PORTLAND – A federal judge delivered a ruling Thursday that protected the core of Maine’s campaign finance laws from a challenge by a national marriage advocacy group regarding their constitutionality.

But U.S. District Judge D. Brock Hornby did find parts of state’s campaign finance laws “unconstitutionally vague.”

Thursday’s decision is viewed as critical, setting the possible statutory parameters by which the National Organization for Marriage will become involved in politicking for, or against, candidates for statewide office this fall.

Hornby struck down the 24-hour rule that required disclosure not just before an election, but whenever it is made of independent expenditures over $250. He said the rule “has not been justified is impermissibly burdensome and cannot be enforced.”

He also said “Maine’s use of the words ‘influence’ and ‘influence in any way’ are unconstitutionally vague.”

“Otherwise,” Hornby wrote, “Maine’s laws governing PACs, independent campaign expenditures, and attribution and disclaimer requirements are constitutional, and survive NOM’s challenges that they are unconstitutionally vague and overbroad.”


The National Organization for Marriage contested the constitutionality of Maine’s campaign finance laws, before perhaps engaging in activity to influence outcomes of upcoming legislative elections.

The group, which supported the repeal of same-sex marriage legislation in Maine in 2009, has said it will work against the re-election efforts of Maine lawmakers who voted to support same-sex marriage.

Attorney General Janet Mills applauded the ruling on Thursday, saying it upholds the state’s campaign reporting and disclosure law.

Jonathan Wayne, executive director of the Maine Commission on Governmental Ethics and Election Practices, called the ruling mostly positive.

“Mostly, the decision appears to be very good news from the standpoint of the public understanding of who is raising and spending money to influence elections,” Wayne said. “There are a couple of aspects of the disclosure law that the judge found to be vague and have been severed from our statutes. Mostly it’s a clean bill of health for the disclosure laws.”

Brian Brown, president of the National Organization for Marriage, said Thursday that his group is disappointed with the ruling but feels its arguments will hold sway with an appeals court.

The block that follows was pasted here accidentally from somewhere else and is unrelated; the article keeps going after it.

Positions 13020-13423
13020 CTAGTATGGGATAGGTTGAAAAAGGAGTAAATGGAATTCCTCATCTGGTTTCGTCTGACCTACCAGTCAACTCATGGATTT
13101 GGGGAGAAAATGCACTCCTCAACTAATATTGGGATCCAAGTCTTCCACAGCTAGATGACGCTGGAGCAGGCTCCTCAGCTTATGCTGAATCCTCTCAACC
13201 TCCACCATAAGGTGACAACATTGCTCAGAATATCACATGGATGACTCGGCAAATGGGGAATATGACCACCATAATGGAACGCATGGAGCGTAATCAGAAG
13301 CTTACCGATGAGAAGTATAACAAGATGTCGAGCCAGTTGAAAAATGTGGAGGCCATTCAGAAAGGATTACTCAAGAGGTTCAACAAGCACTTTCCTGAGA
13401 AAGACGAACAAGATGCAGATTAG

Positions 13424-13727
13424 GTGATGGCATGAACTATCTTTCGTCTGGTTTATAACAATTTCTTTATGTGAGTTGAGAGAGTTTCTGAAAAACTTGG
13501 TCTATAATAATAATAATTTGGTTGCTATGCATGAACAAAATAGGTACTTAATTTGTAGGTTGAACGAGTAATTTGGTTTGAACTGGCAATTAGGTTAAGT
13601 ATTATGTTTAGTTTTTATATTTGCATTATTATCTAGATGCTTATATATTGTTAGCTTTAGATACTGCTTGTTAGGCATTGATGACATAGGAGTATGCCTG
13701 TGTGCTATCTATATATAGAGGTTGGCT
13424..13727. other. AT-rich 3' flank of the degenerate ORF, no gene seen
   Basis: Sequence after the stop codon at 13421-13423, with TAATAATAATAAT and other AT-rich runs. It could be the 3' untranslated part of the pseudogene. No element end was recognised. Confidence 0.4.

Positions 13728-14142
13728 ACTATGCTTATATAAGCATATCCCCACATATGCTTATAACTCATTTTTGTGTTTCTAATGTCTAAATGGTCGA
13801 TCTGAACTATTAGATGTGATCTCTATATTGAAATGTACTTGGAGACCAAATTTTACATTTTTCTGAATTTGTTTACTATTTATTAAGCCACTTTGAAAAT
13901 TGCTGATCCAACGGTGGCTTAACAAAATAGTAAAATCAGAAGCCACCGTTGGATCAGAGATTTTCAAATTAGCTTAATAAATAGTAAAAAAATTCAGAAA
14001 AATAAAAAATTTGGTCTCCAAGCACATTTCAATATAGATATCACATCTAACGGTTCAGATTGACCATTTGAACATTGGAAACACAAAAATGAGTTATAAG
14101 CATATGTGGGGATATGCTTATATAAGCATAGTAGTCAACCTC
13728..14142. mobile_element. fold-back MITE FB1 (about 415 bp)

The organization will pursue an expedited appeal to the U.S. First Circuit Court in Boston, he said, because of the short time before the upcoming elections.

Though Thursday’s decision will delay its plans for political activity in Maine, Brown said, the group is reviewing the decision, to gauge a potential timeline for action.

The organization plans activity in Maine regarding candidates who support “redefining marriage,” said Brown, and candidates who support traditional marriage. He declined to say whether the National Organization for Marriage will be active in the state’s governor’s race, as well as the legislative races.

Brown expressed frustration at the legal hurdles from “frivolous” lawsuits filed by political opponents, one of which, Californians Against Hate, asked the Maine ethics commission to investigate the National Organization for Marriage.

That group, one of the primary advocates for preserving the gay marriage law that Californians repealed in 2009, questioned whether the National Organization for Marriage raised more than $5,000 to directly repeal Maine’s same-sex marriage law.

If it had, it would have been required to file campaign finance reports with the state and disclose who donated the money.


The state is seeking a list of donors so it can determine whether the group asked for money specifically to help repeal gay marriage in Maine. The group sued in state and federal court to try to stop the investigation, saying it fears disclosure would lead to harassment of donors.

In response, the group has said that although it donated nearly $2 million to Stand for Marriage Maine, the political action committee that worked to repeal Maine’s same-sex marriage law in 2009, it did not ask donors to give specifically to help in Maine.

That case is pending.


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